Saturday, August 26, 2017
Ghosting: The act of suddenly ceasing all communication with someone. This is done in hopes that the ghostee will just "get the hint" and leave the subject alone, as opposed to the subject simply telling them he/she is no longer interested. (From the Urban Dictionary.)
The term “ghosting” became popular to describe the silent ending of dating relationships or potential dating relationships. No response to texts, emails, phone calls. Just crickets. Not even a Boo! or a KMA.
Now it’s found its way into the business community, especially in the triangulated communication between employers, job seekers and search firms. Let’s be clear on what qualifies as ghosting. If you are a job seeker and you submit your resume to company or a search firm and you do not get a confirmation response of some sort, that is not ghosting. It’s not very professional and reflects poorly on the recipient of your resume, but it’s not ghosting. By the same token, if a recruiter calls or texts or emails you and you do not respond, that is not ghosting. You may have just missed out on the opportunity of a lifetime (probably not) or the chance to build a relationship with someone who might eventually bring you the opportunity of a lifetime; but it’s not ghosting.
Ghosting looks more like this. You have a conversation with a recruiter and express interest in further discussion about new career opportunities. You say that you will get back to the recruiter with some days and times that would work for that next conversation. You might even commit to send a resume. And then you vanish. The recruiter calls you, emails you, texts you and gets nothing back. That is ghosting. However, if you are a candidate whose skills and experience are in big demand, you can get away with it and the recruiters will keep coming back. Or when the day comes when you’re finally ready to grace that recruiter with your time and attention, they will come running…because they see money. It’s just business.
But when the day comes, and it comes eventually for everyone, when those skills and experience are not so highly valued; the recruiters may not come running like they used to. Maybe you’ve had a few too many jobs or got fired or the company you’ve been working for has developed a really bad reputation or maybe it’s just that your career clock is ticking down. When that day comes, you don’t want to be remembered by recruiters as a ghost.
The flip side of the ghost story and one that gets more hits on social media, are the recruiters who don’t communicate with candidates. I’ll talk about those ghosts next time.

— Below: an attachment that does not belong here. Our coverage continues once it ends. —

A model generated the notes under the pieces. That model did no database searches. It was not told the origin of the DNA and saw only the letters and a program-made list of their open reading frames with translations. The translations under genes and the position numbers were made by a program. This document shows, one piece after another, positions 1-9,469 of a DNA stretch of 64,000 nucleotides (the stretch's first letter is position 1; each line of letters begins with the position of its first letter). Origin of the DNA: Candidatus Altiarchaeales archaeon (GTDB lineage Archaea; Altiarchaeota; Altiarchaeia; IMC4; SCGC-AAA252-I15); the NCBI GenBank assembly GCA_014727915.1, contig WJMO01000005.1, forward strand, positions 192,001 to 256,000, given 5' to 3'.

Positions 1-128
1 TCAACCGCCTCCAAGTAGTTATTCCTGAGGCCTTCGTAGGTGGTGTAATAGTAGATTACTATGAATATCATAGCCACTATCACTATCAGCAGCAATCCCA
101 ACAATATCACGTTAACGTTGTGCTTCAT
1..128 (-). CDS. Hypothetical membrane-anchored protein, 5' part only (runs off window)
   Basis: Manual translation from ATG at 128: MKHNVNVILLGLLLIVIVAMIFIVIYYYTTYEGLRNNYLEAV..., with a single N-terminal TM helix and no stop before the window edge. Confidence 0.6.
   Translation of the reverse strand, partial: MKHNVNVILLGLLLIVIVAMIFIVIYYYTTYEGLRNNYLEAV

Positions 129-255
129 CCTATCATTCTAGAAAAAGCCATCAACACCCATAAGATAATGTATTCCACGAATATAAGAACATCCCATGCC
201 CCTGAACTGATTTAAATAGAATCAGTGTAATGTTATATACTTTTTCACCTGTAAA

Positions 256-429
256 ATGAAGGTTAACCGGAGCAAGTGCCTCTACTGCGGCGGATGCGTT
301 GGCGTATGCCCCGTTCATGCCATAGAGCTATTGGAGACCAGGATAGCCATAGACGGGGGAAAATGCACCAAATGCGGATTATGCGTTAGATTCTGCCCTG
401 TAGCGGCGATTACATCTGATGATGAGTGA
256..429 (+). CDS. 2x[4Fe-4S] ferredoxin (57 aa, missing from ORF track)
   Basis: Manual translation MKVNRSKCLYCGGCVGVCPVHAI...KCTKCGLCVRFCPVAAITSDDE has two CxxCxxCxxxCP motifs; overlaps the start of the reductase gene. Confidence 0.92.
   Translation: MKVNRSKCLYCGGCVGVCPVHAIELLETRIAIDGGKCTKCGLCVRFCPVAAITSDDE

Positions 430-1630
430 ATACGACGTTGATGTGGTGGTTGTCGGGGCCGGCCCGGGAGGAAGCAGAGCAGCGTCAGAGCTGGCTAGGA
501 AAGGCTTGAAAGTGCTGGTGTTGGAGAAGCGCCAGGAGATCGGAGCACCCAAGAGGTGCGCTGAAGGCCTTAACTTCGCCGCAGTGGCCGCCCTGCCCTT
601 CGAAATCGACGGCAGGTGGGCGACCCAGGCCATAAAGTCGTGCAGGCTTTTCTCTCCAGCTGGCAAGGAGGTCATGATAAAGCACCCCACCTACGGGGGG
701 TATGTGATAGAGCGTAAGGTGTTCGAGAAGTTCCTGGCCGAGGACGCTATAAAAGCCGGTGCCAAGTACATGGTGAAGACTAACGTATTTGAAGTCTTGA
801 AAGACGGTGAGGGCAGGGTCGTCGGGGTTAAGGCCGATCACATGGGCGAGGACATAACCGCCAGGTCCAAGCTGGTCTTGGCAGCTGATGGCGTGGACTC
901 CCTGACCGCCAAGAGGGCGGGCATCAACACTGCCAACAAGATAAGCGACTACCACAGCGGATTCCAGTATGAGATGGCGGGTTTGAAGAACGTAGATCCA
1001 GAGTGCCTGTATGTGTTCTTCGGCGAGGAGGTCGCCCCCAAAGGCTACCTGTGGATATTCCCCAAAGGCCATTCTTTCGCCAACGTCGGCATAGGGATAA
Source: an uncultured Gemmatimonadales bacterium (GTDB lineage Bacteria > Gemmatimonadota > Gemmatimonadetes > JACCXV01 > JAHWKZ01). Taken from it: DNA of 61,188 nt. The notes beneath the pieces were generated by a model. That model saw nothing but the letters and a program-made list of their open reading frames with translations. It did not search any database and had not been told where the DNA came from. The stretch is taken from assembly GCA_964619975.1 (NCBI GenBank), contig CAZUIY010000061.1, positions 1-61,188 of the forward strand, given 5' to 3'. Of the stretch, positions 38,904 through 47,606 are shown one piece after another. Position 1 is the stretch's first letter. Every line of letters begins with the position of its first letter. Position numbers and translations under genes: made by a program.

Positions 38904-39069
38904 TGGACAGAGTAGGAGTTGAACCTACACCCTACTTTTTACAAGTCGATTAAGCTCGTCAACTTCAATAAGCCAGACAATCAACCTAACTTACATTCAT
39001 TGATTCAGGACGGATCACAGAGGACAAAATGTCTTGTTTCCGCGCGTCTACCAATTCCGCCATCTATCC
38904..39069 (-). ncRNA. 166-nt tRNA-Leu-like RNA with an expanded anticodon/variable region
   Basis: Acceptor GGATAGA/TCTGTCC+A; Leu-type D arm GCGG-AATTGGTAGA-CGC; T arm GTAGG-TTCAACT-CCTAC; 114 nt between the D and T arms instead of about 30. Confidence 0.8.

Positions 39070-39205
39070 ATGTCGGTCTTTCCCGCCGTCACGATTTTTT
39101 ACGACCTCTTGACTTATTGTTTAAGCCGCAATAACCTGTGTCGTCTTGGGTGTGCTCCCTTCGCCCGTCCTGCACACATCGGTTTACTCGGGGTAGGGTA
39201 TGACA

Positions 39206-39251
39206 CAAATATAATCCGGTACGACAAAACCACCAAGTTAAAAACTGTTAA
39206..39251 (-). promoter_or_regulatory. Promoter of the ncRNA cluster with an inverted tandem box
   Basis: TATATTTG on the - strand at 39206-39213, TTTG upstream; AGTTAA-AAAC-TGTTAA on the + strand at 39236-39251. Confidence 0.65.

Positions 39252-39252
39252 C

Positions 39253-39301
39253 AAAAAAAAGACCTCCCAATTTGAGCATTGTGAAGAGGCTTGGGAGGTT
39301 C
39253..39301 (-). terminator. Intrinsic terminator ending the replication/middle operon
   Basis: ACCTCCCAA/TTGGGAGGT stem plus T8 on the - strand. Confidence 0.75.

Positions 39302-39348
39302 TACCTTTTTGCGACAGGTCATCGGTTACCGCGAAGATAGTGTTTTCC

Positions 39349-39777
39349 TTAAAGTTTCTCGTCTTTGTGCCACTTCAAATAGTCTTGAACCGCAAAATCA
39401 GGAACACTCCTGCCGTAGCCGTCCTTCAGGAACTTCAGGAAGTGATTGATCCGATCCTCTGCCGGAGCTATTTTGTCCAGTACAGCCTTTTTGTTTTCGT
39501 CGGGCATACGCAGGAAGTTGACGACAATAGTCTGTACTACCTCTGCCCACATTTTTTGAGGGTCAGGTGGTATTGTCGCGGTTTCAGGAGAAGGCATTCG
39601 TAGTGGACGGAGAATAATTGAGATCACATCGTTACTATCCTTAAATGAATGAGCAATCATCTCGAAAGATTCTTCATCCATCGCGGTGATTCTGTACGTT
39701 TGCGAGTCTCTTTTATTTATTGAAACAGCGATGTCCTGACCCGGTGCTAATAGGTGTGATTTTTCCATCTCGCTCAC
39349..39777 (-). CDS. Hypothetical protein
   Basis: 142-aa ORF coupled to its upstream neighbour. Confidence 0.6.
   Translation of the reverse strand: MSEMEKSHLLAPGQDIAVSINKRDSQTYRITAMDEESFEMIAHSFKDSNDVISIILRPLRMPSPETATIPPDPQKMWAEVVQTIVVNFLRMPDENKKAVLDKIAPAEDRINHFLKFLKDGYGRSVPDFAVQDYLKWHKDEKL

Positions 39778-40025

Posted by Neal Click at 11:59 AM No comments:
Saturday, August 19, 2017
Excuse Me While I Stare At The Sun
One of my all time favorite comedians, the late Robin Williams, used this line in one of his comedy routines when describing some sketchy characters inhabiting a small town somewhere out in the California desert.
Apparently a lot of people in North America will ask to be excused so they can stare at the sun when the Great Solar Eclipse occurs on August 21, 2017. I guess this is a really big deal since there hasn’t been one like it since 1918. (Although another one is passing through Mexico and the Southern U.S. seven years from now). There is concern that in some places along the path of this eclipse there will be massive traffic jams. Small towns are bracing for an onslaught of SEWs (Solar Eclipse Watchers). Some have predicted up to a billion dollar negative impact on businesses from lost productivity as employees take time off to watch the eclipse. (Note to businesses: Between fantasy sports and gambling you lose at least that much every week, probably twice as much during football season.)
I don’t know, I just can’t get all that excited about The Eclipse. It’s going to be on every news outlet and will be replayed for days. It will be out there on You Tube for eternity. I mean we know how the eclipse works and exactly what it’s going to do. I just can’t get worked up about it. Give me a thunderstorm and lightning, some hail and high winds, a big old West Texas dust storm. That excites me. Shooting stars get my attention. A real UFO would really cause me to take notice. I even like sunrises and sunsets because they look different depending on clouds and temperature and the time of the year.
But a solar eclipse is pretty much the same thing every time. We know when it will happen, where it will happen and what it will look like. So even though it is indeed a rare occurrence, considering that it’s been going on the same way for billions of years and so many of my clients will be watching or doing double duty to cover for those who are watching…. I think I’ll just take a nap.
And then there is this about an eclipse from long ago:
In the fourth year of the 202nd Olympiad (i.e., AD 33) there was ‘the greatest eclipse of the sun’ and that ‘it became night in the sixth hour of the day [i.e., noon] so that stars even appeared in the heavens. There was a great earthquake in Bithynia, and many things were overturned in Nicaea. – Phlegon, Greek Historian